Bourne Soldiers’ and Sailors’ Monument (Barnstable County)

BourneLocation: Town Hall, 24 Perry Road
Coordinates: 41°44’52.3″N 70°36’07.8″W
Date dedicated: July 23, 1914
Architect/sculptor/manufacturer: James Purdon (architect for the town hall)
Number of names: 69 men who served

During the Civil War, Bourne was the western part of the town of Sandwich. It became an independent town in 1884. In 1914, the town built a new town hall on the mainland side of the Cape Cod canal (which opened that very year). The Civil War monument was placed that year in coordination with the new town hall project.[1] Relatively few new municipalities were established in Massachusetts after the Civil War–just 28 out of a total of 351. Though the fallen soldiers and sailors from these new towns were (in most cases) already represented on monuments in their “parent” towns, more than half of these municipalities chose to erect their own Civil War monuments after becoming independent. Residents typically made it a priority to memorialize their own war dead within the boundaries of their new town.

Mrs. Susan D. Phinney, a member of the Women’s Relief Corps of the E. B. Nye Post 203 of the GAR first proposed the monument. She was an active proponent of support for surviving Civil War veterans. The dedication of the new town hall and soldiers monument were celebrated together. Both were designed by architect James Purdon. Rev. Alan Hudson gave the dedication address.[2] Accounts of the event are scarce and it is difficult to find details. This probably has something to do with the fact that war was erupting in Europe that very week and newspapers had other matters on which to report. Indeed, on the very day of the Bourne dedication, Austria-Hungary delivered its ultimatum to Serbia and declared war five days later. It would be interesting to know how speakers that day in Bourne, if they referenced events in Europe, might have reflected on a new, looming war in the context of memorializing the Civil War.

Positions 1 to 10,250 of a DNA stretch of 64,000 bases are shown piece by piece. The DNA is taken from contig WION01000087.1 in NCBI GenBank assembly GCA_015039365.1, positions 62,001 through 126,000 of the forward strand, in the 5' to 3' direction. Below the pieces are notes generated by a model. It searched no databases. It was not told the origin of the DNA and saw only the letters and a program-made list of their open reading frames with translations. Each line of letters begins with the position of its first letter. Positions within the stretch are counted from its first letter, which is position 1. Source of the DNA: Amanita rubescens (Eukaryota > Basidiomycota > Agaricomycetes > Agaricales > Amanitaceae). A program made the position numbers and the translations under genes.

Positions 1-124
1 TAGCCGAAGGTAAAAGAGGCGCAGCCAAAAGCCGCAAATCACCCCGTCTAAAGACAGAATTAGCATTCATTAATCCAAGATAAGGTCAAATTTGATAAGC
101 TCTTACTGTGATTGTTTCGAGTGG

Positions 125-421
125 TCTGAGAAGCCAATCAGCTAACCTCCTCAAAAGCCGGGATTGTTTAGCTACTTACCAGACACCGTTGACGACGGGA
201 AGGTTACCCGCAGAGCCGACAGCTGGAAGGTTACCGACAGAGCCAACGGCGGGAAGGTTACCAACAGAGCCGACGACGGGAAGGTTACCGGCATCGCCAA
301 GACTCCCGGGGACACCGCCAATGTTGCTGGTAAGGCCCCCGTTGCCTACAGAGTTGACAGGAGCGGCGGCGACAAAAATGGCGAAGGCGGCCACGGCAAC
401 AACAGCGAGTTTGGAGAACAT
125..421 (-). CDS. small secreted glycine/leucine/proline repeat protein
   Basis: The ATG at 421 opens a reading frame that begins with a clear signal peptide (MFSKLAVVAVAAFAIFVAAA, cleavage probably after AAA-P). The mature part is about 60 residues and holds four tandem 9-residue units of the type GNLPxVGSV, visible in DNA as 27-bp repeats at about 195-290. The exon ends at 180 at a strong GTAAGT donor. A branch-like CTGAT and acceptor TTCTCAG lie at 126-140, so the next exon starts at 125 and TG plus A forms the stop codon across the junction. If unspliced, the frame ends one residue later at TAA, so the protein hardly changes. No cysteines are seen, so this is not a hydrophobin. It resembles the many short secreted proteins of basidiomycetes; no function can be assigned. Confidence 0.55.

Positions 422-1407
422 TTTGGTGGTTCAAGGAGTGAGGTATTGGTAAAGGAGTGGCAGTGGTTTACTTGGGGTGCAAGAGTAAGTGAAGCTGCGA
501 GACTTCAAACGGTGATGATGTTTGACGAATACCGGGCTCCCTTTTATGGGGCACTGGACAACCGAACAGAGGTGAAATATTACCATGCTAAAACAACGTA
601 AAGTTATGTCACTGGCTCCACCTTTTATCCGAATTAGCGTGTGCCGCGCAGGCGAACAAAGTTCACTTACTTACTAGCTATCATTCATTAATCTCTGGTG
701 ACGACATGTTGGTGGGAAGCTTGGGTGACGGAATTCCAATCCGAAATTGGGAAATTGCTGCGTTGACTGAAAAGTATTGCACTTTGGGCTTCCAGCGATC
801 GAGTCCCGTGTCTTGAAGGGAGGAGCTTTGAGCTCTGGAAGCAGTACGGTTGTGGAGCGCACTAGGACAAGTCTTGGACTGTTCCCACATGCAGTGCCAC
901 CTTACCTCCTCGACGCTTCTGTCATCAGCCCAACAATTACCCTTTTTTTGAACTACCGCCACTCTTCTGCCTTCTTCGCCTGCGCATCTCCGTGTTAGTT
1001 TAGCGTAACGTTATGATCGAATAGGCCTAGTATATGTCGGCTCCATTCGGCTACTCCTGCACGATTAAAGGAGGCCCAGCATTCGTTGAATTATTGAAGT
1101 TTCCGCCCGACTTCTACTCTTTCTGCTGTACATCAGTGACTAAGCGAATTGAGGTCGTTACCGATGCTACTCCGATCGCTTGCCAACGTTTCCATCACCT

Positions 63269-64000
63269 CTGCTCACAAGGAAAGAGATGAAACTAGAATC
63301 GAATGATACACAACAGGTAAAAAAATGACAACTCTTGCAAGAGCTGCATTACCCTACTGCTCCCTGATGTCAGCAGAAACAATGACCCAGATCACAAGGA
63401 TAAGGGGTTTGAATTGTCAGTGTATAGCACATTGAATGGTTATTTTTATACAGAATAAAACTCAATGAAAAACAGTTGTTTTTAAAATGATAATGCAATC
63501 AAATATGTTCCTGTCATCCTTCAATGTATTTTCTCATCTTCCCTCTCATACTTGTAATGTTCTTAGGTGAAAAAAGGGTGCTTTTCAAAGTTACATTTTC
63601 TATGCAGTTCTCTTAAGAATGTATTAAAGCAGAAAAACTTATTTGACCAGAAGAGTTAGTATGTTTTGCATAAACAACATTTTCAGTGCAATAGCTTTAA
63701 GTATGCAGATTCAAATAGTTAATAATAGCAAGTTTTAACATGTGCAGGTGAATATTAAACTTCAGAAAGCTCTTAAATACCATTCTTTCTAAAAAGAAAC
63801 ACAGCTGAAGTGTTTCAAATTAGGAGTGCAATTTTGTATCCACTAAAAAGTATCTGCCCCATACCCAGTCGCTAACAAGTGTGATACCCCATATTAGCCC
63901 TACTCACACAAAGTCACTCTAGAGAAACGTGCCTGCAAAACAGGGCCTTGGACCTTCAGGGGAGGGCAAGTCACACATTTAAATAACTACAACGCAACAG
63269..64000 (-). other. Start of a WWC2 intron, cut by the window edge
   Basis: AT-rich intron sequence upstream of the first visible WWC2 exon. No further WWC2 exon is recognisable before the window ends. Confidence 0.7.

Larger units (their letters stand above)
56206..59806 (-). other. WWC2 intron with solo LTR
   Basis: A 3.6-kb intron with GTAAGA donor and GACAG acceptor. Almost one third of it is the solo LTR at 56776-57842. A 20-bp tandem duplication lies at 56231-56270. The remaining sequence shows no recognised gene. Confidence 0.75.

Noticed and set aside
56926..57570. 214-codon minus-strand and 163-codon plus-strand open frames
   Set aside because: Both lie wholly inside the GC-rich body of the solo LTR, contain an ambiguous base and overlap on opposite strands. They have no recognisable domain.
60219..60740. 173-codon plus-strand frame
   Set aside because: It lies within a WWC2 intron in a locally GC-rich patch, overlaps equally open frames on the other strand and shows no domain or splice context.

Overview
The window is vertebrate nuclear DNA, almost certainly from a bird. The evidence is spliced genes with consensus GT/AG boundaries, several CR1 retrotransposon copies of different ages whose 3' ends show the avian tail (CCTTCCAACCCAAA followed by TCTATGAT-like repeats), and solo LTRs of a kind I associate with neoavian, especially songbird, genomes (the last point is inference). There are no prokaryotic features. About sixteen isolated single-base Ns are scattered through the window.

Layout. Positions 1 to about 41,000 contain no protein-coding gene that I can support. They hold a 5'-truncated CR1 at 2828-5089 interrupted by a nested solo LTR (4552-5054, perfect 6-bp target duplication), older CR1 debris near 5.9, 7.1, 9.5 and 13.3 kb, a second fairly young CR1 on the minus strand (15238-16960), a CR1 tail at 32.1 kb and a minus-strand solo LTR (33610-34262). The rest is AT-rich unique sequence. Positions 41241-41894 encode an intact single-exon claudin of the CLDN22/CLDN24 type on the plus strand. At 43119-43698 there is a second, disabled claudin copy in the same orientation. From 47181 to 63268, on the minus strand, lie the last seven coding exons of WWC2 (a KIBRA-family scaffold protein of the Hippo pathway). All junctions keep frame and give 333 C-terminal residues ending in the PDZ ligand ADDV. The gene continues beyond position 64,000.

The Bourne GAR Post was named after Lt. Ephraim Bassett Nye, a trader from West Sandwich who enlisted as a private with the 5th Massachusetts Battery in 1861 and later was transferred and promoted to 2nd lieutenant in the 14th Massachusetts Battery. That unit served in heavy action during the Overland Campaign in 1864. During the Siege of Petersburg, as the opposing armies faced one another in stalemate for nine long months, the 14th Mass Battery was transferred to various positions on the siege line. On March 15, 1865, they were posted in Fort Stedman, a key position where the Confederate and Union trenches happened to be at their closest. Ten days later, on March 25, Confederate forces made a desperate attempt to break the Union siege lines during a stealthy night attack on Fort Stedman. Before Union soldiers knew what was happening, about 500 Confederates entered their fortification by a rear gate. Fierce hand-to-hand combat ensued and the Confederates were eventually repelled but casualties were heavy. Lt. Nye was killed in action defending his guns. He was buried in West Sandwich.

In 2016, the monument underwent a $350,000 restoration funded through the Community Preservation Act. The results are impressive. On Veterans Day 2016 it was rededicated during ceremonies which attracted a large audience.

[1] Paul Gately, “Bourne rededicates Civil War Memorial,” Wicked Local Bourne, November 11, 2016.
[2] “New Town Hall and Soldiers Monument at Bourne Dedicated Today,” Boston Globe, July 23, 1914, 14.

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